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Apple shares drop below $500 following poor iPhone 5 sales reports

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Apple iPhone 5
Apple iPhone 5

Apple’s share prices have continued to slump, with stocks in the Cupertino based company dropping below $500 (£310) following reports it has reduced screen orders amid poor iPhone 5 sales.

Having peaked at a high of $702.10 (£436) apiece back in September, a figure which saw Apple become the most valuable company in history, shares in the iPad mini and iMac manufacturer have been on a steady decline for a number of weeks, with claims of lacklustre iPhone 5 sales further accelerating the slump.

Earlier this week, new reports cited “people familiar with the matter” in suggesting that Apple has halved orders of the 4-inch Retina displays found on the current iPhone 5, indicating that uptake of the Samsung Galaxy S3 and Google Nexus 4 rival has been lower than expected.

"The move indicates that sales of the new iPhone haven't been as strong as previously anticipated and demand may be waning," the reports stated, sparking a flurry of rumours around flailing sales of the iPhone 4S follow-on handset.

Coming at a time when Android handsets are on the rise, Apple’s claimed reduced component orders have suggested that the iPhone maker is struggling to compete with the onslaught of popular, high-end Android smartphones.

Seemingly compounding the belief that Android devices are eating into Apple’s market share, latest figures have revealed that Android brimmed handsets accounted for 75 per cent of all smartphone shipments during Q3 2012, up from just 58 per cent during the same time the year previous. Despite this dominant rise, Apple’s market share jumped from 14 per cent to 15 per cent during the same 12 month period.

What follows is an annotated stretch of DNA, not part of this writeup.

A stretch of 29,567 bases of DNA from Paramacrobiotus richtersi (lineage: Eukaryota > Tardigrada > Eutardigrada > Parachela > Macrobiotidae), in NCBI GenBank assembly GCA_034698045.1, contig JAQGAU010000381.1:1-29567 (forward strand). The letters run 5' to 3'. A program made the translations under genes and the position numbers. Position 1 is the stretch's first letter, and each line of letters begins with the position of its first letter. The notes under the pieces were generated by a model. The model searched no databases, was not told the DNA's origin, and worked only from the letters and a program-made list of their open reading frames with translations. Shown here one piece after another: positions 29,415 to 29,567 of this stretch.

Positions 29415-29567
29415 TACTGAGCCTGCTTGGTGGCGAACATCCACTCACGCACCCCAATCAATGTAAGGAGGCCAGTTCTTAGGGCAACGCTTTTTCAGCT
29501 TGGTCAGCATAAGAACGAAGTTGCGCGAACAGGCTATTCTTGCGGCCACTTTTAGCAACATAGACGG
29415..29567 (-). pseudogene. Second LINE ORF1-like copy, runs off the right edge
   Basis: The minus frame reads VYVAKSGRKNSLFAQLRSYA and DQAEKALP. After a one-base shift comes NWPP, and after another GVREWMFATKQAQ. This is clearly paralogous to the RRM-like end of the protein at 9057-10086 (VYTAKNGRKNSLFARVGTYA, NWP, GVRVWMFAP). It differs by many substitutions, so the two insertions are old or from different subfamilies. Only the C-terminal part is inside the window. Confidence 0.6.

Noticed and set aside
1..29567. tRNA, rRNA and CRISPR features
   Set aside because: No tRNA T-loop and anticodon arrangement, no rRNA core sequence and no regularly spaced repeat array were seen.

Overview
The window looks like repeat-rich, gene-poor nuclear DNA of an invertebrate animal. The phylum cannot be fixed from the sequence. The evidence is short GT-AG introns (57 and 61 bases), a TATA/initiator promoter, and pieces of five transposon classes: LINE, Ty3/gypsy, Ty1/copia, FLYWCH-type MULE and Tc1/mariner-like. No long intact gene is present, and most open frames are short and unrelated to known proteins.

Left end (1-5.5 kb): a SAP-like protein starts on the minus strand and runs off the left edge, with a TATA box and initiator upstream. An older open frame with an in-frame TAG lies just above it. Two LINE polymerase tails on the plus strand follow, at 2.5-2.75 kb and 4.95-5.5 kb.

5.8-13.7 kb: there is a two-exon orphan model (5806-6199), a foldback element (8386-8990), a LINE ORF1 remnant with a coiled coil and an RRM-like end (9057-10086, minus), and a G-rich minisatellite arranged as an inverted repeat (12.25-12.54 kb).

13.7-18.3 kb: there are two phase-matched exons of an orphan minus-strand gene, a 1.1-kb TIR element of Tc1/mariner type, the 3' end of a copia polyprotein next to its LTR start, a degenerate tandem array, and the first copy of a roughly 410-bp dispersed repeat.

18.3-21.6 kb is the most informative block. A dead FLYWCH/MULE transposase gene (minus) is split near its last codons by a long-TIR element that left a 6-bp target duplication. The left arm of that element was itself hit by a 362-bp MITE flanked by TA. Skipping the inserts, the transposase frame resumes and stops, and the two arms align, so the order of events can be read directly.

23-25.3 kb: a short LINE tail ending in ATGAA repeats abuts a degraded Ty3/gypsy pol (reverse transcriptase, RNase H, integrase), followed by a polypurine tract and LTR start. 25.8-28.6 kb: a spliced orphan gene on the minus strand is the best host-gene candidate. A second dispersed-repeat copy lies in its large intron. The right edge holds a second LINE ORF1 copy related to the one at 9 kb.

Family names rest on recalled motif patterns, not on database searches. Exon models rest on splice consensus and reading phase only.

Suggesting that investors have overreacted to recent stock claims, analyst Horace Dediu of Asumco consultancy has stated that “a simple explanation could be that yields from manufacture of the screens have gone up.” He added: “Usually they have to throw away about 90 per cent because they don’t meet standards. If it has improved, the amount you need to make goes down.”

Dediu’s doubts were backed up by fellow analyst Benedict Evans who, speaking on behalf of Enders Analysis, said: “We don’t know the whole picture.

“It’s not a press release from the company or the suppliers. We’re like the blind men trying to describe an elephant. Halving orders would imply some fundamental collapse in Apple’s operation, and there’s simply no sign of that.”

Far from the first time Apple sales have been called into question following component order cuts, similar reports followed reduced production of the iPhone 4S, a device which continued to dominate the smartphone scene long after launch.

Have you made the jump to an iPhone 5 or switched from Apple to Android at your latest handset upgrade? Let us know via the Trusted Reviews Twitter and Facebook feeds or through the comment boxes below.

Via: Guardian

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